PYNSON WILMOT LONGDILL of London, England, who came to New Zealand in1859. His sister Emily had married MARTIN KRIPPNER of Mantau, Bohemia.
Longdill promoted the idea of emigration to New Zealand; Krippner lead the first emigrating families on the venture. Through-out the 1840’s -1880’s in Europe there was a restlessness of spirit that drove many people to seek new lives in new homelands. Townsfolk sought better opportunities for trade and crafts; farmers looked for land to develop. In Europe the traditional farm areas were becoming too small for increasing families.
To the European, Australia & New Zealand were on the other side of the world, very distant from the homeland and family relations. To go was virtually exile but it was a chosen exile and not an enforced one. The choice was made and the emigrants left the old homeland with high hopes for their future.
The Puhoi Pioneers were mostly of farming origins and like many people of the land, were cautious by nature. They needed to be fairly certain that a secure livelihood could be built in the new country so New Zealand Government’s offer of free land was a strong incentive to emigrate. Land....this the Egerland farmer understood. It was the need to posses a place where the family could put down its roots and grow securely that drew the pioneers from the old homeland to New Zealand, half a world away.
If the Englishman Longdill had not been related to the Egerlander Krippner it is quite possible that many of the families would have chosen America and then there would have been no Puhoi Bohemian story.
In 1859 the great decision was made to travel to New Zealand when Pynson Longdill had already settled in Parnell Auckland.
The Krippner family traveled to Hamburg and took a packet steamer to London where they boarded the “Lord Burleigh” for the long voyage. With the Krippners were:-
Joseph & Margaret (Scillen) Pankratz.
The vessel sailed from the Downs on the 18th November 1859 with 123 passengers. The party arrived in Auckland on 22nd March 1860.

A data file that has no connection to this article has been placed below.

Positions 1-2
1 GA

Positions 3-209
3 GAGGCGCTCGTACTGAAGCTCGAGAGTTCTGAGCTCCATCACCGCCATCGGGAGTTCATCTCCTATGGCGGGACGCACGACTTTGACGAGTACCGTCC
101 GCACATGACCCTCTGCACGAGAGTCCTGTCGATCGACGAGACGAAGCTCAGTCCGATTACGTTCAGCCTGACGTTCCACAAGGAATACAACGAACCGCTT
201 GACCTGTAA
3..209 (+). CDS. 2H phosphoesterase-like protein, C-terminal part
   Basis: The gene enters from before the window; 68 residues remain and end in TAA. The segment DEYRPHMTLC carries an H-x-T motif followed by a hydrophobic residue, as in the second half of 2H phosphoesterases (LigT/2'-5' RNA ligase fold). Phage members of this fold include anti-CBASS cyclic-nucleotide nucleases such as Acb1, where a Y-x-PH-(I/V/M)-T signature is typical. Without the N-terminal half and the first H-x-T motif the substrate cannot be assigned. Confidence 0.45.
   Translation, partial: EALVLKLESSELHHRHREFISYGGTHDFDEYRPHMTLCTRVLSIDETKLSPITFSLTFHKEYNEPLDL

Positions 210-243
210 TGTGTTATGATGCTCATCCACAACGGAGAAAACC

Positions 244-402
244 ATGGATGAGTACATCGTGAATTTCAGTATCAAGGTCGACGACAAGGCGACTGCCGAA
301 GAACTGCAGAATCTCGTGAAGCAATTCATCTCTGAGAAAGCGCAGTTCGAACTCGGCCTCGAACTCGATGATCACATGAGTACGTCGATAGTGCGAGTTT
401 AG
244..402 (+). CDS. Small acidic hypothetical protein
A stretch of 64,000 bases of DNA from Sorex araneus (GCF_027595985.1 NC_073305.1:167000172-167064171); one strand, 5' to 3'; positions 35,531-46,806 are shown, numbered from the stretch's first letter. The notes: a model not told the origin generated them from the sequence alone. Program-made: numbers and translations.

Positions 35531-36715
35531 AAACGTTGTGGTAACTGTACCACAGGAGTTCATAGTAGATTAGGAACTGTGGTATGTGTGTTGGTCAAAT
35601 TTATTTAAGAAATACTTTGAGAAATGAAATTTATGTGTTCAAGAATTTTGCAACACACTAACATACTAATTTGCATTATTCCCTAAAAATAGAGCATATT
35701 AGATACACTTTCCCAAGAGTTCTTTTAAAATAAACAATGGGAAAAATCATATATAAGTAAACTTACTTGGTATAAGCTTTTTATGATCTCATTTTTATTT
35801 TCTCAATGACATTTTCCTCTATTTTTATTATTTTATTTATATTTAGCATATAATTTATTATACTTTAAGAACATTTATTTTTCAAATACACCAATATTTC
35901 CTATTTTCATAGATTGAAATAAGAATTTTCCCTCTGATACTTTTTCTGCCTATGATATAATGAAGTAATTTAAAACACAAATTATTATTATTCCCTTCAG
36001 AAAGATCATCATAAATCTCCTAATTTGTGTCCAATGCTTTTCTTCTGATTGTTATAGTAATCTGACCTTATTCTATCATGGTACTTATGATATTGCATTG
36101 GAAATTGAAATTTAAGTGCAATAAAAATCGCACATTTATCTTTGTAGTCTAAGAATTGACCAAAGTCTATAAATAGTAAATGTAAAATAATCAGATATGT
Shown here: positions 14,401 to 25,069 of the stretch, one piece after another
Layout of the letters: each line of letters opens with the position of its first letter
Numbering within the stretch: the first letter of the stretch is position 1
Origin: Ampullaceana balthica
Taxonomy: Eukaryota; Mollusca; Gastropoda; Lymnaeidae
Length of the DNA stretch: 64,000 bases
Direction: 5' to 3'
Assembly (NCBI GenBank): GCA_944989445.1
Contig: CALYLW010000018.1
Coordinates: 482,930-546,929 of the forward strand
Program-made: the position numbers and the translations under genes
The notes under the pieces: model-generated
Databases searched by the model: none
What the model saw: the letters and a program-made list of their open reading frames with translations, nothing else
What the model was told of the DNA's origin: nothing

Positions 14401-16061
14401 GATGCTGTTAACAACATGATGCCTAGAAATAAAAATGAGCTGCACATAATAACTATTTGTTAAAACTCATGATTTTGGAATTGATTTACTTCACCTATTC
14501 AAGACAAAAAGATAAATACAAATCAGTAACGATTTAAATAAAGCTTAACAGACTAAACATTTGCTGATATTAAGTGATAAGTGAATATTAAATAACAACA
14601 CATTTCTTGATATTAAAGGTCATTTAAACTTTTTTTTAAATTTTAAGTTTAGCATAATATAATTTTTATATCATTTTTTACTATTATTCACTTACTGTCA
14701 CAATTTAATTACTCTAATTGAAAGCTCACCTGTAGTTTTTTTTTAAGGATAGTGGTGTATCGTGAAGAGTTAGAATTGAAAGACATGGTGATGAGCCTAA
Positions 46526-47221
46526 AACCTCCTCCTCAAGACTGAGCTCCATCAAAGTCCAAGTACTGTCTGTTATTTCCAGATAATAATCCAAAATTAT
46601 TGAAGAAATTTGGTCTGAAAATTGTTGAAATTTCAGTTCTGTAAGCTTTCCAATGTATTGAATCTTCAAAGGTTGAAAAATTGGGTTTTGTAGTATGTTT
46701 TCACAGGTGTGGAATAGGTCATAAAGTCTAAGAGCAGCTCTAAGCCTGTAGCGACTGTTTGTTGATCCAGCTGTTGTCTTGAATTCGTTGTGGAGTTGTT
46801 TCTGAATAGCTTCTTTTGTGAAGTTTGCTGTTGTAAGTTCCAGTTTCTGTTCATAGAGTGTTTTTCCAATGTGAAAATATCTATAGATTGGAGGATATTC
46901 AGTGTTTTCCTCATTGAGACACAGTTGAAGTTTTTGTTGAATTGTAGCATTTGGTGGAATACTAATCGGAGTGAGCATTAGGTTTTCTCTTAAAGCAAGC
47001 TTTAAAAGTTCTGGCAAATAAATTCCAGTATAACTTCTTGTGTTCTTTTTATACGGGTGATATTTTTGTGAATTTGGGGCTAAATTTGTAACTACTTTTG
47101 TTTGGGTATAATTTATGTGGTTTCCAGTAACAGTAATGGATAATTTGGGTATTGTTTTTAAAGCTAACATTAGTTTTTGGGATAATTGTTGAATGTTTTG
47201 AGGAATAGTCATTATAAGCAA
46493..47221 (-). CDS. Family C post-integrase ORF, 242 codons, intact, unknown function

Elizabeth Turnwald married Johannes Krippner on 11 August 1861 at Orewa, North of Auckland.
From what scanty information that is available, it would seem that considerable correspondence must have gone between New Zealand and the homeland members of the Krippner family. As a result of the Government Land Grants, Martin Krippner enthused a brother, Michael, to enlist the interest of families in the villages of the Staab region. By the beginning of 1863 a group had made plans to emigrate to New Zealand. They came from a number of small villages and hamlets centering around the town of Staab in South Egerland, a farming area of Western Bohemia in the Austro-Hungrian Empire.
The Long Voyage to the Other Side of the WorldAt midnight on the 26 February, 1863 the first group of 83 pioneers gathered to say their farewells at the railway station in Staab.
February is a great month for snow in that part of Europe and certianally on that 26 February it was bitterly cold. The sense of adventure was strong and hopes were high. Even so there must have been some who would have held momentary doubts as to the wisdom of leaving homeland and relations for ever. They were realists, enough to know that it was unlikely that parents and close relatives would ever be seen again.
From Staab the train took the emigrants to Pilsen and on to Prague , the centuries old capital of Bohemia. Most of the travelers had never seen Prague and they must have looked at it with wonder at the fine buildings and the magnificent Charles Bridge over the city’s Vltava River. Later their descendants were to hear often their memories of the bridge and its series of statues lining the sides of the promenade. (I am one of the descendants, and it was stories from my grandparents that lead me back to Prague and the villages of Chotieschau, Mantau & Lossin.)